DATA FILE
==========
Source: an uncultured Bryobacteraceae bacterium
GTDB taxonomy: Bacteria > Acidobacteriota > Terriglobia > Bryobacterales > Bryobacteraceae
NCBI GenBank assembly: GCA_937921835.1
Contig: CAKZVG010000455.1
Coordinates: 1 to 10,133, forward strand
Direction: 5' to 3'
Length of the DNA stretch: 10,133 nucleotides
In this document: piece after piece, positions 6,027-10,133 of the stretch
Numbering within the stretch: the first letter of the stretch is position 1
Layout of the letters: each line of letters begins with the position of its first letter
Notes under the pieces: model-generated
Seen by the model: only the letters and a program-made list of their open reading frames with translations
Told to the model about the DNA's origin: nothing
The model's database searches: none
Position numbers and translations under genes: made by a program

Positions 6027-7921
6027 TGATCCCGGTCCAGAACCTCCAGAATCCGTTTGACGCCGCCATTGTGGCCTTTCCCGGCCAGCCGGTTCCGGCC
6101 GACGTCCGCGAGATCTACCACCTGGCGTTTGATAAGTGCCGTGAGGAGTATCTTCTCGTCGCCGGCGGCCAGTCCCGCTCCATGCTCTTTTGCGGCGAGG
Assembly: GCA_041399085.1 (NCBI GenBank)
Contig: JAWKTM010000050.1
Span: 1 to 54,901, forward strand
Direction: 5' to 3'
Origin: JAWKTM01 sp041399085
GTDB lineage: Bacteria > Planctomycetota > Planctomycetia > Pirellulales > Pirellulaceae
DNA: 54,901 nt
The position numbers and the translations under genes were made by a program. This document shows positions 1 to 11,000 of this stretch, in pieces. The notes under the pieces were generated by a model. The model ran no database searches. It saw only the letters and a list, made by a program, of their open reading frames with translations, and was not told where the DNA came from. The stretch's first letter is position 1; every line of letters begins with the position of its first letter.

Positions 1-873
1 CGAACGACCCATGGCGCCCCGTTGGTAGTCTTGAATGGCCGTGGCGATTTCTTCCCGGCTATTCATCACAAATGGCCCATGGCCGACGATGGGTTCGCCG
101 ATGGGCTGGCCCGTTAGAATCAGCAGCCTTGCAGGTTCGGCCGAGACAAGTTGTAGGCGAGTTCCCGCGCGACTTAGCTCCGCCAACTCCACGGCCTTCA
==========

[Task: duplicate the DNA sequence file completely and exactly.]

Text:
Source: an uncultured Bryobacteraceae bacterium
GTDB taxonomy: Bacteria > Acidobacteriota > Terriglobia > Bryobacterales > Bryobacteraceae
NCBI GenBank assembly: GCA_937921835.1
Contig: CAKZVG010000455.1
Coordinates: 1 to 10,133, forward strand
Direction: 5' to 3'
Length of the DNA stretch: 10,133 nucleotides
In this document: piece after piece, positions 6,027-10,133 of the stretch
Numbering within the stretch: the first letter of the stretch is position 1
Layout of the letters: each line of letters begins with the position of its first letter
Notes under the pieces: model-generated
Seen by the model: only the letters and a program-made list of their open reading frames with translations
Told to the model about the DNA's origin: nothing
The model's database searches: none
Position numbers and translations under genes: made by a program

Positions 6027-7921
6027 TGATCCCGGTCCAGAACCTCCAGAATCCGTTTGACGCCGCCATTGTGGCCTTTCCCGGCCAGCCGGTTCCGGCC
6101 GACGTCCGCGAGATCTACCACCTGGCGTTTGATAAGTGCCGTGAGGAGTATCTTCTCGTCGCCGGCGGCCAGTCCCGCTCCATGCTCTTTTGCGGCGAGG
Assembly: GCA_041399085.1 (NCBI GenBank)
Contig: JAWKTM010000050.1
Span: 1 to 54,901, forward strand
Direction: 5' to 3'
Origin: JAWKTM01 sp041399085
GTDB lineage: Bacteria > Planctomycetota > Planctomycetia > Pirellulales > Pirellulaceae
DNA: 54,901 nt
The position numbers and the translations under genes were made by a program. This document shows positions 1 to 11,000 of this stretch, in pieces. The notes under the pieces were generated by a model. The model ran no database searches. It saw only the letters and a list, made by a program, of their open reading frames with translations, and was not told where the DNA came from. The stretch's first letter is position 1; every line of letters begins with the position of its first letter.

Positions 1-873
1 CGAACGACCCATGGCGCCCCGTTGGTAGTCTTGAATGGCCGTGGCGATTTCTTCCCGGCTATTCATCACAAATGGCCCATGGCCGACGATGGGTTCGCCG
101 ATGGGCTGGCCCGTTAGAATCAGCAGCCTTGCAGGTTCGGCCGAGACAAGTTGTAGGCGAGTTCCCGCGCGACTTAGCTCCGCCAACTCCACGGCCTTCA